We took a gamble and ordered OS/2 (Warp 3 at the time) and immediately liked it. We have run OS/2 ever since with no temptation to change. We can spend our time trying to keep our Client's Win95 computers working, not our own. We do keep one machine on the network that can be booted into Windows95 so we can use a few occasional programs that don't yet have OS/2 or Linux equivalents (mostly new scanners and cameras).

Our OS/2 workstations now connect to a Linux/Samba server, and connect to the same server over TCP/IP as a Unix/Linux host to run Appgen, a major Unix accounting package. OS/2 gets along very well with other systems, from Linux to mainframes.

Contact Automation Access if you would like help determining if OS/2 is a fit for your business.

OS/2 Warp Server for eBusiness

OS/2 WarpServer is simply the fastest all-around server in existence, nudging NetWare for file and print, and shredding NT as an application server, with stability approaching that of Unix.

WarpServer is highly compatible with NT Server networks - they are both based on IBM's PC-Net and further developed cooperatively between IBM and Microsoft (before the split). IBM's version is simply implemented a lot better than Microsoft's version. The new Warp Server for eBusiness v5.0 (formerly code named Aurora) has added features for managing NT Servers, making it a good master server when you must have NT servers (because you have MS SQL Server, MS Exchange, or some such).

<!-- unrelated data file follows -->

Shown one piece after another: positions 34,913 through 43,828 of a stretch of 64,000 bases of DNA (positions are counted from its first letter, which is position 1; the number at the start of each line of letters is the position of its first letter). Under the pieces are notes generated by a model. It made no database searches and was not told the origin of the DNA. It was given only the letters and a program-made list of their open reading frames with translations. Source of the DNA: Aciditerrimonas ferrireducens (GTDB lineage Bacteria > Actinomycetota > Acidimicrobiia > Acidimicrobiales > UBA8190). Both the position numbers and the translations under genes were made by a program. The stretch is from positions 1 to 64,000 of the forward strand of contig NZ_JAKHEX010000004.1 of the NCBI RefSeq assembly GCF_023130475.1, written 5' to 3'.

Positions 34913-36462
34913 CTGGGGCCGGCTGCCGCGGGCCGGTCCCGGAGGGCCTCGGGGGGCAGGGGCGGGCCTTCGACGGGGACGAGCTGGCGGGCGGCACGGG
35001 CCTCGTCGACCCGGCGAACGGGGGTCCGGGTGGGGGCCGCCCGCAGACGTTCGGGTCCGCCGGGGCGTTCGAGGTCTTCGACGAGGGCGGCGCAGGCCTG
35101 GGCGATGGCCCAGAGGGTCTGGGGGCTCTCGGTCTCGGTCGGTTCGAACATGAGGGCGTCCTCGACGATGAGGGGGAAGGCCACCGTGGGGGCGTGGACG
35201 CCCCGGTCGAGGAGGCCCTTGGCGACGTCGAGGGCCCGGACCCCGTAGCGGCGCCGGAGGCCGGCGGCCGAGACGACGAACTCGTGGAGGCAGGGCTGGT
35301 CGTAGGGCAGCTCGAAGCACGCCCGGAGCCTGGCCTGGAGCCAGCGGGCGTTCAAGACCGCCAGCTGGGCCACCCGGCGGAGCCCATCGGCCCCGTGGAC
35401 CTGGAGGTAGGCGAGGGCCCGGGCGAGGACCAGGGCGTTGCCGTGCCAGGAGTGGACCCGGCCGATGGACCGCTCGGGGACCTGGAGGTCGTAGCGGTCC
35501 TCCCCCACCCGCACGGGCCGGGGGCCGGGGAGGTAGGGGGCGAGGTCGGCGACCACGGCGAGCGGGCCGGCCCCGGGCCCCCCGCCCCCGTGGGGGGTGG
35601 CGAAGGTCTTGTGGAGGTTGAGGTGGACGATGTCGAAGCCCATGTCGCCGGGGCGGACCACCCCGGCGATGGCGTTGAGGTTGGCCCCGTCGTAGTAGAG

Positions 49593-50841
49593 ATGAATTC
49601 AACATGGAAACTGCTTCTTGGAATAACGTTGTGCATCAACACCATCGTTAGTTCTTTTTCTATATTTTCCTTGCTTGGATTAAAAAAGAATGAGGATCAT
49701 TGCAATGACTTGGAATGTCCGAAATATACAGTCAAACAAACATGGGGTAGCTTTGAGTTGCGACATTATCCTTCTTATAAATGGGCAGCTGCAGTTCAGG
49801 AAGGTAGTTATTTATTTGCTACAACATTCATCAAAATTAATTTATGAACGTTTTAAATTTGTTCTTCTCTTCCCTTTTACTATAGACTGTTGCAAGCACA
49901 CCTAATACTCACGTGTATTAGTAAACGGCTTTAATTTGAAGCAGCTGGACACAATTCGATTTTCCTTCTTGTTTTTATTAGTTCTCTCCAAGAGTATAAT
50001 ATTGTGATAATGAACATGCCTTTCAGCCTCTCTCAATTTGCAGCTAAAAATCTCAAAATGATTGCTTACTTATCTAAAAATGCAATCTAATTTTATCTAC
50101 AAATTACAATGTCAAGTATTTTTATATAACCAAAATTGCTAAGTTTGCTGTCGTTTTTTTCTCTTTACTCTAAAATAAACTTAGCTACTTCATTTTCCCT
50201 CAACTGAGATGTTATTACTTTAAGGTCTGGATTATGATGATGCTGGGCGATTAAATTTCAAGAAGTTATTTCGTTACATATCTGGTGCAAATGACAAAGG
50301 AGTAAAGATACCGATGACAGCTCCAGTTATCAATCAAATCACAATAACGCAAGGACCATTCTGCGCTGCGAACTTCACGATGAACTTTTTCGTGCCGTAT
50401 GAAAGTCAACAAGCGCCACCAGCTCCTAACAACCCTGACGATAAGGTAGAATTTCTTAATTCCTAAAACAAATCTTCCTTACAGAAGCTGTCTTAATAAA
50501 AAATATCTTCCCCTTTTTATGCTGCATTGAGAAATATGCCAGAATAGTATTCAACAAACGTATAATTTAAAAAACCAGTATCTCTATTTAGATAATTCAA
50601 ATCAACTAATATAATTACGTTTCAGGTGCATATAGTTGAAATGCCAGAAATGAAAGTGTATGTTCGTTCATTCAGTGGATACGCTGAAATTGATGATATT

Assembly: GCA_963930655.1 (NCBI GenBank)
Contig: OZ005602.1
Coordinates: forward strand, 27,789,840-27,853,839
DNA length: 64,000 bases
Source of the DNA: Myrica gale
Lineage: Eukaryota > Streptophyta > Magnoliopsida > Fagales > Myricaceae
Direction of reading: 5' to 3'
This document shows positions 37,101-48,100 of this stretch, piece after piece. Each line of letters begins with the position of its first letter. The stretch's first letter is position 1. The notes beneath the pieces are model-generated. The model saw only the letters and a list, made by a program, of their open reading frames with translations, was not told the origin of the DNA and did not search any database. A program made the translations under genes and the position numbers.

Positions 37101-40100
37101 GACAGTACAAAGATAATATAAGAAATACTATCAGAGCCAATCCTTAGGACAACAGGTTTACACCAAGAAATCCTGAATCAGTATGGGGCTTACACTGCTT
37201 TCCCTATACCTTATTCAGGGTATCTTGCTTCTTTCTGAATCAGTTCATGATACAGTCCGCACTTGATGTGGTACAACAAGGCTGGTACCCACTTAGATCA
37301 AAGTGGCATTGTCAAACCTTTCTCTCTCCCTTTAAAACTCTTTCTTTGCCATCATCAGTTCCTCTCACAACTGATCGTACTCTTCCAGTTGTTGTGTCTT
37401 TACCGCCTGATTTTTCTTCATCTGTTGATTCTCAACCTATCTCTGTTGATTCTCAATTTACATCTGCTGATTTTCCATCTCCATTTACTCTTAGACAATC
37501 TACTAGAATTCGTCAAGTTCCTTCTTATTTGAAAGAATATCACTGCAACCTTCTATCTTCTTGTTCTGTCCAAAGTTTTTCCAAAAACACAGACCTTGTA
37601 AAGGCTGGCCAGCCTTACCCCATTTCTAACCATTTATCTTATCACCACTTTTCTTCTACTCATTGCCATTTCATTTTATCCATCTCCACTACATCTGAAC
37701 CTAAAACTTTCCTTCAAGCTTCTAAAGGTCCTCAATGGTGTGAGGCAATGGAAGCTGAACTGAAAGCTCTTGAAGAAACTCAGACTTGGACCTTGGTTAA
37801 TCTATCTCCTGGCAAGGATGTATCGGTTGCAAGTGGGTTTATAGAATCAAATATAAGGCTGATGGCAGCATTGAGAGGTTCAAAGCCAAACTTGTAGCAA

Among the advanced features of Warp Server 5.0 is a journaling filesystem. This type of file system is used for large "enterprise" servers. It keeps track of disk writes in a manner that allows it, after a crash or power failure, to correct the filesystem without running something like CHKDSK or SCANDISK, which can take a long time on 100-Gigs of data or more.

While OS/2 WarpServer is normally administered using graphic tools, just as NT is, it can easily be administered from afar by modem, either using the graphic interface like NT, or from the command line like Unix. You can use a WarpServer computer as a workstation (peer) but it is not recommended (see disadvantages of peer-to-peer).

When PC magazines first compared WarpServer to NT, they panned Warp Server for not supporting multiple processors. They did, though, have to note that WarpServer on a single processor out performed NT on a multiple processor. Since WarpServer now supports multiple processors, and does so far more effectively than NT, no magazine has dared do a comparative review (it would produce the "wrong" answer).

OS/2 WarpServer supports OS/2, DOS, Windows 3.1x, Windows95/98, and Windows NT clients.

©:Andrew Grygus - Automation Access - - www.aaxnet.com - aax@aaxnet.com